CareerBuilder recently completed a survey of 5300 telecommuters and came up with this conclusion… Telecommuters are slackers. As unlikely as this seems, 17% of those surveyed said they work for one hour a day or less. This result is contrary to all other surveys that have been done on the impact of telecommuting on business over the last 10 years.
The first thing that popped into my mind was “There’s something rotten in the state of Denmark”. The second thing that popped into my mind was “who would admit to only working 1 hour a day?” But, rather than focus on questioning the survey results I thought I’d ask another question instead – “Is there an underlying problem with the work at home program at the organizations these supposed “slackers” work for?”
Other questions I have are:
- Have their managers been trained to manage a virtual workforce?
- How is the productivity of these “slackers” being measured?
- Were these employees screened before being sent home to make sure they had the characteristics and skills necessary to be successful in the home?
- Were these employees trained to work at home?
- Are there external failures like network failures, Help Desk issues or slow application delivery that are causing the number of hours worked to decrease?
In other words did the organizations that sent these employees home prepare?
For me the Career Builder survey hi-lighted the importance of have a complete plan put in place before launching a work at home program. Nothing worth doing is easy and the reality is creating a succesful work at home program takes a lot of preparation. Many organizations go through periods of “failure” when launching work at home. They begin to realize that not all the key constituents that should have been involved in creating the program in the first place were left out. As a result, gaps exist.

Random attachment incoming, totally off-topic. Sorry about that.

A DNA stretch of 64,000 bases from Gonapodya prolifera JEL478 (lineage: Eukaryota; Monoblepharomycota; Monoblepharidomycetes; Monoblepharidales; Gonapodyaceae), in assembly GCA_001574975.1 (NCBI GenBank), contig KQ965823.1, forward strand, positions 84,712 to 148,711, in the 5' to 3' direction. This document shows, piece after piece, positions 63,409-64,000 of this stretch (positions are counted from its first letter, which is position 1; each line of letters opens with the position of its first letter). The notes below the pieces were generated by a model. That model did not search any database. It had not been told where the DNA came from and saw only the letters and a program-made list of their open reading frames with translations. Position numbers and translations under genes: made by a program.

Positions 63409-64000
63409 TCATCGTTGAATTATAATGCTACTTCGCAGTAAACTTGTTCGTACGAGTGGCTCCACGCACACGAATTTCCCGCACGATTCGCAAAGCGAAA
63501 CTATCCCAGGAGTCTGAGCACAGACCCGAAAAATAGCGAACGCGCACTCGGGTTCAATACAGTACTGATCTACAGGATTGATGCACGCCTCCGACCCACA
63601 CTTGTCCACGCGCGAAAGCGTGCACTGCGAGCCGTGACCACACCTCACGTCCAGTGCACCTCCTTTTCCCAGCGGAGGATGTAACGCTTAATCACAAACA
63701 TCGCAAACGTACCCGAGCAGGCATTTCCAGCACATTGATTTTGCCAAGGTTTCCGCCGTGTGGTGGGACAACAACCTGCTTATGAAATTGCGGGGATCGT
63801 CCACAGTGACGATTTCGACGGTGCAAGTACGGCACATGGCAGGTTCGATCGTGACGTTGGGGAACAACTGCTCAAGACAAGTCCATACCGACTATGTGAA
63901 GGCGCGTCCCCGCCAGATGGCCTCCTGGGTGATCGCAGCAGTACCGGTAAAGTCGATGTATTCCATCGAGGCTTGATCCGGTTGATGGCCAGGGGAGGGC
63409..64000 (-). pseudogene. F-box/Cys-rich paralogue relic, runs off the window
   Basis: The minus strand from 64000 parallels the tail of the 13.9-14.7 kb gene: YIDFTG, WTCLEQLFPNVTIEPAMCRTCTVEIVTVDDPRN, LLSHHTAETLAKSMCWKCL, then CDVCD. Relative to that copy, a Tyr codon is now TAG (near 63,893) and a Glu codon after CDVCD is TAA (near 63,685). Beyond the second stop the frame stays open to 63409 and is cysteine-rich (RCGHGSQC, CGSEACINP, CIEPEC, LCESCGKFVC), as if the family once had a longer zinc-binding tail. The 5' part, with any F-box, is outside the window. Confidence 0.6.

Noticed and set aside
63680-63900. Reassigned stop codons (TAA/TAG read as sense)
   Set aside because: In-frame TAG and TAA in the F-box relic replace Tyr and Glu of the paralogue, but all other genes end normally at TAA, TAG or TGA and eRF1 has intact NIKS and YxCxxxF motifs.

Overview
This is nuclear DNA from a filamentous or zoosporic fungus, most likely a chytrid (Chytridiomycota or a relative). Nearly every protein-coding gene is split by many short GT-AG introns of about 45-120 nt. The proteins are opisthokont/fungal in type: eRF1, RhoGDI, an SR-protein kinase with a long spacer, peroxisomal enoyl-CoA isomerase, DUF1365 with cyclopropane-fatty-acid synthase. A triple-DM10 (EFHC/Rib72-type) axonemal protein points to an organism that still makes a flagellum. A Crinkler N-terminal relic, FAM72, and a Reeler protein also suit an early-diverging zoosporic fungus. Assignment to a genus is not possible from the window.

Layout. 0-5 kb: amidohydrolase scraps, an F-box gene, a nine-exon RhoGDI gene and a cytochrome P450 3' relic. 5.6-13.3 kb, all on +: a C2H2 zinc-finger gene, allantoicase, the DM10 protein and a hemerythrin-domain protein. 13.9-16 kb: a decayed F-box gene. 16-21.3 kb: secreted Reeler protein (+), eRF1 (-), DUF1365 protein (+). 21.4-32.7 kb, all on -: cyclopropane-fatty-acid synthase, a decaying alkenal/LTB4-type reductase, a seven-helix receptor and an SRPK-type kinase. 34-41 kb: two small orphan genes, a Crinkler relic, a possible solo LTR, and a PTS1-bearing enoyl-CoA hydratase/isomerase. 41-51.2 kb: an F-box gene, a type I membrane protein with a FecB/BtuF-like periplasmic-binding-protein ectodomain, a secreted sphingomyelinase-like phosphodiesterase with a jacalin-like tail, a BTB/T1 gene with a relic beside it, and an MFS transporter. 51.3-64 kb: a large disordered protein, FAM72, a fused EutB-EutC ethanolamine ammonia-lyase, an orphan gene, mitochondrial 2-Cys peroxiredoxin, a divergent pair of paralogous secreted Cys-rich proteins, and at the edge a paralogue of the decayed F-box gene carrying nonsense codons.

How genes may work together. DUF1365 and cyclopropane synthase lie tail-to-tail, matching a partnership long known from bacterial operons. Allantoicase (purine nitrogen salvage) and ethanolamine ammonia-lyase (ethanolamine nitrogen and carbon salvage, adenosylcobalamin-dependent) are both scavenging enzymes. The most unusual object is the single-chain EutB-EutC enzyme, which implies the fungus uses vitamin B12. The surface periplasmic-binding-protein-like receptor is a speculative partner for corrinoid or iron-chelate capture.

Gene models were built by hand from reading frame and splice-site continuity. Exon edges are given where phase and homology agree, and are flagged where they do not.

Cox has reaped the rewards of including all key parties (HR, Legal, IT, Operations, Training) in the planning phase first hand. We see attrition rates as low as 5%, increased productivity and enjoy a much larger hiring pool. When launching our telework program our planning committee had leaders from all essential parts of the business lead by a project manager whose job it was to put all the pieces together. The results have been extremely positive and don’t reflect the data collected in the CareerBuilder survey in any way, shape or form. Our work at home program along with many others provide real, tangible examples of success.
I’d be curious to find out what others think about the CareerBuilder survey. To find out more about it click on the link below. As always I look forward to your feedback.